Things are going well and I stay on the left side and draw in the top eyelids. I draw some longer white whiskers around the mouth with a Tombo mono eraser pen.
I will adjust tones as I go. The danger when drawing piecemeal, one section at a time, is getting the overall tonal values disjointed. I will darken and lighten areas I’ve already completed as, and when, I need to.
Now I shape the lips and emphasize the mouth with some reflected light at the base of the top lip.
I add some more light hairs which contrast nicely against the shadow.
Step 7: Finish Drawing Most of the Face
Now we are definitely getting somewhere. I draw in the right horn, exaggerating the fur texture slightly. The left horn retains the darker shadow and I reconstruct the central boney ridge which is all but lost in the original photo.
The creases above the left eye are clearly visible in the reference and I use them as a guide to match the right side.
I can draw in the nostrils’ darks easily enough and use the little detail that exists in my reference I begin to fill in the white space along the bridge.
It’s a calculated guess as to how the shadow would lie. I could’ve been more adventurous with the contrast but I was keen to fill the bleached area.
I used a linear contour to indicate the bulbous shape above the right nostril. It’s not photographic and you would never see that line in real life, but it does the job.
Step 8: Increase the Contrast and Begin Drawing the Neck
The features were slightly lost and lacked definition so I made the shadows darker. The light is coming from the right side so the left-hand shadows had to be stronger. I paid some attention to the bump on the forehead. I wanted it to be more obvious in my drawing than it is in the photo.
This was a fine adult male giraffe and had an aristocratic way with him and I didn’t want to lose that. That bump was part of his character.
I used a 2B and made the nostrils very dark, as they should be.
With the face looking more 3D I could start to draw the neck.
The folds are a key part of the charm and I had to draw them in with a sure hand. They had to be spaced out well or things would look awry.
Step 9: Draw the Neck, Spots and Mane
The neck folds are looking authentic so I carry on with the theme. I make sure one side of each crease is in deep shadow.
Again I use the texture of the paper to produce a grainy effect. It simulates the appearance of short fur well.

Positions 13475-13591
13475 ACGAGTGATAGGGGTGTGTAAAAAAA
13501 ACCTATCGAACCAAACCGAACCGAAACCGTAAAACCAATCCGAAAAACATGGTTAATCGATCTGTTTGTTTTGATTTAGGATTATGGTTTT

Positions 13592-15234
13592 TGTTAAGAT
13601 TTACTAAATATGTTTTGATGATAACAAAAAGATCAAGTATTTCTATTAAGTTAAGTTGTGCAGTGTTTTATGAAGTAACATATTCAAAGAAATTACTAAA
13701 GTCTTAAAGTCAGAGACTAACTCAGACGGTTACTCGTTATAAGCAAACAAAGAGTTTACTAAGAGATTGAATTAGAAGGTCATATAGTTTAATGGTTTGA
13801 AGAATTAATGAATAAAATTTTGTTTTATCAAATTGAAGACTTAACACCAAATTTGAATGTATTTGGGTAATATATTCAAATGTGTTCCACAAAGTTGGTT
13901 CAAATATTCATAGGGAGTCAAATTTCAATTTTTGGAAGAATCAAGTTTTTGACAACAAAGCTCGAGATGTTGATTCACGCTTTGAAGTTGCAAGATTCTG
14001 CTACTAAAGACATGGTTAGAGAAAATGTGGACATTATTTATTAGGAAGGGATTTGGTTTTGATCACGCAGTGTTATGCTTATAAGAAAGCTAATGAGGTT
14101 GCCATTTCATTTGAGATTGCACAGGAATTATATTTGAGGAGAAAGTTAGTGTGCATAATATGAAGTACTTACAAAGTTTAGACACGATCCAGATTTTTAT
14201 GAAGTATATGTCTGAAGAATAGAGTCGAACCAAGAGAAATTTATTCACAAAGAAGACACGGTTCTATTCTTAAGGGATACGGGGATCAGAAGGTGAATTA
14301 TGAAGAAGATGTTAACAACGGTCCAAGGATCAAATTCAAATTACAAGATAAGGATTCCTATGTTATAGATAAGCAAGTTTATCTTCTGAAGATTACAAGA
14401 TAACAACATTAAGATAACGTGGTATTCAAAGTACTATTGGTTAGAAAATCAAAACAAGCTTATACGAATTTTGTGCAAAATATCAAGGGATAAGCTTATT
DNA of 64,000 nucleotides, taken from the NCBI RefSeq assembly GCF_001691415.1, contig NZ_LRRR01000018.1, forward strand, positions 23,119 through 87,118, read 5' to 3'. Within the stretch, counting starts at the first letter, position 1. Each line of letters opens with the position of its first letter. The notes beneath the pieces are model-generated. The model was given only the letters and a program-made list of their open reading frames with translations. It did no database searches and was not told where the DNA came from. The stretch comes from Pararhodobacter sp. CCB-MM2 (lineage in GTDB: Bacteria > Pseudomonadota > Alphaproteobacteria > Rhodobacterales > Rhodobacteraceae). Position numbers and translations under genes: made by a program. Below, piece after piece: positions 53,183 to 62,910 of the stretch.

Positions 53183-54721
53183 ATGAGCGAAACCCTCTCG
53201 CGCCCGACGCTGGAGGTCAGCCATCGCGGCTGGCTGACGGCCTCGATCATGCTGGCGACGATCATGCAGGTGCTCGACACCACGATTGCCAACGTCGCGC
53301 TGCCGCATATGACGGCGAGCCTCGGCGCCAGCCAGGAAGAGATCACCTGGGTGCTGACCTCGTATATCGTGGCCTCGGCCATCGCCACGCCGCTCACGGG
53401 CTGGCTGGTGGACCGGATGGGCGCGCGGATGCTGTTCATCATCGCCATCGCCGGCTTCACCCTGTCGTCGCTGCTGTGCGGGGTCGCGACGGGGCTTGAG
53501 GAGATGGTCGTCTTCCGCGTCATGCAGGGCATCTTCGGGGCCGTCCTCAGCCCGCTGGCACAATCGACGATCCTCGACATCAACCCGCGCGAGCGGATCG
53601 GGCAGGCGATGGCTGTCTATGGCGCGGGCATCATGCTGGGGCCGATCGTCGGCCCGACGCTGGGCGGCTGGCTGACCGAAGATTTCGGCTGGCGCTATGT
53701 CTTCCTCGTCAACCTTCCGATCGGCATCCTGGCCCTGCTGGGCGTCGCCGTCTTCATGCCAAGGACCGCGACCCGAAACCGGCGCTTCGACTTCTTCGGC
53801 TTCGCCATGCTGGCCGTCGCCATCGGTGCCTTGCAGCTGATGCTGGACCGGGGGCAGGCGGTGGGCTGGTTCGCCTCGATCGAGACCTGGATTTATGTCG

I draw in the mane using a sharp edge and criss-cross the lines. I follow the line of growth but in a random way. Parallel lines will look artificial so they are to be avoided at all costs.
Drawing the lines this way will produce tufts and highlights in the process. Darken a few gaps between the tufts to give the mane some depth.
You’ll notice that the shadow is at the base.
Step 10: Finish the Neck and Complete the Face
I draw the remaining spots with an HB using light cross-hatching to build up layers. I darken the middle of each patch with a B using the chamfered tip I mentioned earlier.
I noticed some raised nodules on the photo and I was keen to include them so I lifted out some dots with a piece of Blu-Tak. I added shadow afterward.
I find that Blu-Tak lifts graphite more easily than a kneadable eraser.
The markings have no clear edge, they are roughly defined. The lighter fur zig-zags into the darker patches. I used a sharp pencil point to draw zagged angles.
Moving back to the right side of the face I add texture to the light areas. I lost a bit of contrast but the added detail compensates.
Step 11: Final Giraffe Drawing and the Finishing Touches
The last stage is to tidy up the drawing. I readjust shadows and redefine any lost areas. I add flicks of hair here and there and erase any grid lines still showing in the background.
Time to sign it.
Then I put the drawing away for a while. Any glaring mistakes will be more apparent looking at it with fresh eyes. In fact, looking back at this drawing now, I can see areas that I could rework. In that sense, a drawing is never finished.
As a professional artist, my finished drawing is ready to print and there’s yet another huge process involved in preparing it for publication.
A great deal of work goes into making a successful drawing. The layman may think that it’s all about passion and spontaneity but that’s far from the truth. It takes planning, patience, and application.
And finally, don’t be fooled into thinking that professional artists instinctively know how to draw their subjects. Things go wrong all the time. I like to think of each work of art as a series of corrections. It’s finished when you can’t think how to correct it anymore.
It’s hard work making a drawing look easy.
These posts may also interest you too:
- How Do Artists Get Their Ideas? (It Might Surprise You)
- How to Find Your Own Art Style. It’s Easier Than You Think
- Is it Cheating to Trace your Art? Is it Really OK?
- How to Create Depth in Your Drawing and See it Improve
- Can You Draw With Mechanical Pencils? Folly or Game-Changer?